(Reuters) - Toll Brothers Inc (TOL.N), the largest luxury homebuilder in the United States, reported a higher quarterly profit and said new orders rose sharply, indicating that the U.S. housing market is well on its way to recovery.
The U.S. housing recovery has gained traction this year with prices for single-family homes having risen since February. Economists expect home construction to add to U.S. economic growth this year for the first time since 2005.
Toll's shares were up 4 percent at $33.69 in early trading on Tuesday on the New York Stock Exchange. The stock has gained more than 50 percent so far this year.
The Standard & Poor's homebuilder index .GSPHOME has almost doubled in value this year.
(For a graphic on the U.S. housing market, click: r.reuters.com/pum86s)
Toll, which targets affluent customers who typically make at least $100,000 a year and have spotless credit records, said pent-up demand, rising home prices and low interest rates motivated buyers to return to the housing market in 2012.
The Federal Reserve, which has kept interest rates at rock-bottom levels since 2008 to support the housing market, launched an open-ended program to buy mortgage-backed securities in September.
Homebuilders such as D.R. Horton (DHI.N) and KB Home (KBH.N) also reported strong results.
Average selling prices for Toll rose to $582,000 in the fourth quarter from $565,000 a year earlier.
Toll -- the only publicly traded luxury homebuilder -- has gained market share as small and mid-sized private builders are constrained for capital.
Toll's net signed contracts jumped 70 percent to 1,098 units in the fourth quarter ended October. Backlog climbed 54 percent.
The company's cancellation rate -- the number of cancellations divided by the number of signed contracts -- fell to 4.6 percent in the August-October quarter from 7.9 percent a year earlier.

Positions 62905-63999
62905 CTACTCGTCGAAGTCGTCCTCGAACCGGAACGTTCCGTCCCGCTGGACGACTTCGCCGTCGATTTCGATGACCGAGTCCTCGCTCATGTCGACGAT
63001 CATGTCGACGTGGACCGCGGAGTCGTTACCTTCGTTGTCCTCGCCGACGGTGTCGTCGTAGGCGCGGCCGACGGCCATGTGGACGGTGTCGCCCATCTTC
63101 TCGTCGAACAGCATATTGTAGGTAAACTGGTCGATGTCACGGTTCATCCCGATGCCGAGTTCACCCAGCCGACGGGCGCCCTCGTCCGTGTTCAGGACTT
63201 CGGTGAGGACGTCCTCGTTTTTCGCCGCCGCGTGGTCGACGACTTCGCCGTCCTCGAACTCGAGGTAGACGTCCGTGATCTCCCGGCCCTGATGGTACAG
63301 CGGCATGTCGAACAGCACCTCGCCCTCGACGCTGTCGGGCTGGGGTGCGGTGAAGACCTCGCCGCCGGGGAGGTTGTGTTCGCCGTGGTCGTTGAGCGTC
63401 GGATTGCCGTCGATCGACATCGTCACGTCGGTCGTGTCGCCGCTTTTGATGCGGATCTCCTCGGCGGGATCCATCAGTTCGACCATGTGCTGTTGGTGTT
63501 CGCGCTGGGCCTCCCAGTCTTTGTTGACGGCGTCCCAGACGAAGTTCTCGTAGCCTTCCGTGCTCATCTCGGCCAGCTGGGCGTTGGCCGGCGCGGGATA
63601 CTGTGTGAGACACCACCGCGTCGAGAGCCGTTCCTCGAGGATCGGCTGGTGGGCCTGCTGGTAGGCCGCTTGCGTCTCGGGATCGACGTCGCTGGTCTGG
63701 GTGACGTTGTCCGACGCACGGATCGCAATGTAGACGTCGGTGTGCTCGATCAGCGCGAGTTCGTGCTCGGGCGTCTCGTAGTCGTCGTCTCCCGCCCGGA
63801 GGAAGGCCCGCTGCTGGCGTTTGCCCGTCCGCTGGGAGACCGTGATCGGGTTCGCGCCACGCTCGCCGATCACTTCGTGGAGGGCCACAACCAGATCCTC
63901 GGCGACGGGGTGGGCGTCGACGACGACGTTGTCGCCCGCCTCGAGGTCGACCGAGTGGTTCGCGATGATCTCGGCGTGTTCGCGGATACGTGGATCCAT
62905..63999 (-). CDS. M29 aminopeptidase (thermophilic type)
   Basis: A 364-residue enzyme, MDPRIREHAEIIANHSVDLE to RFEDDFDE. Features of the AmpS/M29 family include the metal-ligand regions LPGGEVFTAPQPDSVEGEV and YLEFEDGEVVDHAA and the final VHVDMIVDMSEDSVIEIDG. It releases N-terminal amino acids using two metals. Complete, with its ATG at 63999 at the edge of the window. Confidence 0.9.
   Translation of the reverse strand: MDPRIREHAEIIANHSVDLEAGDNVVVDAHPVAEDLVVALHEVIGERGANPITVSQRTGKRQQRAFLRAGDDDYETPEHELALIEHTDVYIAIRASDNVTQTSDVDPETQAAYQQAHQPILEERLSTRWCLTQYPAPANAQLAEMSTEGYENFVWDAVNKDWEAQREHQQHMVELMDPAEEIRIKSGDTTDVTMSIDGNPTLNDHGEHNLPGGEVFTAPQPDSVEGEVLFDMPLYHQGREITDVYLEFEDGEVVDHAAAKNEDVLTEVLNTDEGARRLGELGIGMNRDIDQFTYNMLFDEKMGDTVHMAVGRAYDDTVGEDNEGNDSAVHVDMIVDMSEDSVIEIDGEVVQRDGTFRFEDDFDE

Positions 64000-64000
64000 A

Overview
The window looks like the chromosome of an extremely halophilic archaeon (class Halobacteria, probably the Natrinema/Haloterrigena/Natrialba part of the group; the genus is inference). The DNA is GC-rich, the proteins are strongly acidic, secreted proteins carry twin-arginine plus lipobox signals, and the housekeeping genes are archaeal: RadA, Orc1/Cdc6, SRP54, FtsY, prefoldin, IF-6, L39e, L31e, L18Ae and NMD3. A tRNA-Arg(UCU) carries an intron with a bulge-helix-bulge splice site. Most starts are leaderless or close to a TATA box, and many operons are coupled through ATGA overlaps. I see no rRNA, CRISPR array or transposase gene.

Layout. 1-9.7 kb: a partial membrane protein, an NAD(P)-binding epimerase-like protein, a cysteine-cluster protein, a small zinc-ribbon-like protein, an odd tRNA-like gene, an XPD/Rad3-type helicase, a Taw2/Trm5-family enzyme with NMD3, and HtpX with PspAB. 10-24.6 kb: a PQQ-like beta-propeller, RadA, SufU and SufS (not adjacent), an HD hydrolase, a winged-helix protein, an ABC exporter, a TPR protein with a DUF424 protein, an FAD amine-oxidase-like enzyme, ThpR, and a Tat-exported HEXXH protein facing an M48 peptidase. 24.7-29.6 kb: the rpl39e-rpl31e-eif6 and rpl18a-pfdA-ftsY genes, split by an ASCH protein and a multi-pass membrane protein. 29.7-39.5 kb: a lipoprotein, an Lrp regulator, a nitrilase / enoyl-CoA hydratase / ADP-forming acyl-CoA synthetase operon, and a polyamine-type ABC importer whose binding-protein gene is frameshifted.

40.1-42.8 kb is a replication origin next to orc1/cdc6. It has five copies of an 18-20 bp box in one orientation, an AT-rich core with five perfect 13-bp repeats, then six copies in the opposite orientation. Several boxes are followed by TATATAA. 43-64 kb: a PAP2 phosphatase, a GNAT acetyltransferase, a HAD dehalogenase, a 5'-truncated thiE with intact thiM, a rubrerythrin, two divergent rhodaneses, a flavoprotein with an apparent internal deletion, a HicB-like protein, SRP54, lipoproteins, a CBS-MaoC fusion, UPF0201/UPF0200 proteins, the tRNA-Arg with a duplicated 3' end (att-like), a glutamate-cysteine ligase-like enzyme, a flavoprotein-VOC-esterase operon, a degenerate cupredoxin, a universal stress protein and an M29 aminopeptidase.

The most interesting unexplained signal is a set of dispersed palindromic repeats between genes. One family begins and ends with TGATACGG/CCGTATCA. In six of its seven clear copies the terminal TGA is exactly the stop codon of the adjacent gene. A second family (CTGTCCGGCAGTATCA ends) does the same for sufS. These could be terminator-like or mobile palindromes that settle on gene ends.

"With this backlog, and the lowest cancellation rate in our industry, we believe we will deliver between 3,600 and 4,400 homes in 2013 at an average price of between $595,000 and $630,000 per home," Chief Financial Officer Martin Connor said in a statement.
The forecast implies a growth of as much as 34 percent in deliveries.
Net income rose to $411.4 million, or $2.35 per share, in the fourth quarter from $15.0 million, or 9 cents per share, a year earlier.
The fourth-quarter profit included a net tax benefit of $350.7 million.
Revenue rose 48 percent to $632.8 million.
"While we are encouraged by the significant improvements in the company's operations, we believe (it) had an unusual level of pull-ins in the fourth quarter that distorted revenues," Williams Financial Group analysts led by Cody Acree said.
"We do not believe that this is a trendline that can be carried into the first quarter at the same pace."
(Reporting by Sagarika Jaisinghani in Bangalore; Editing by Roshni Menon)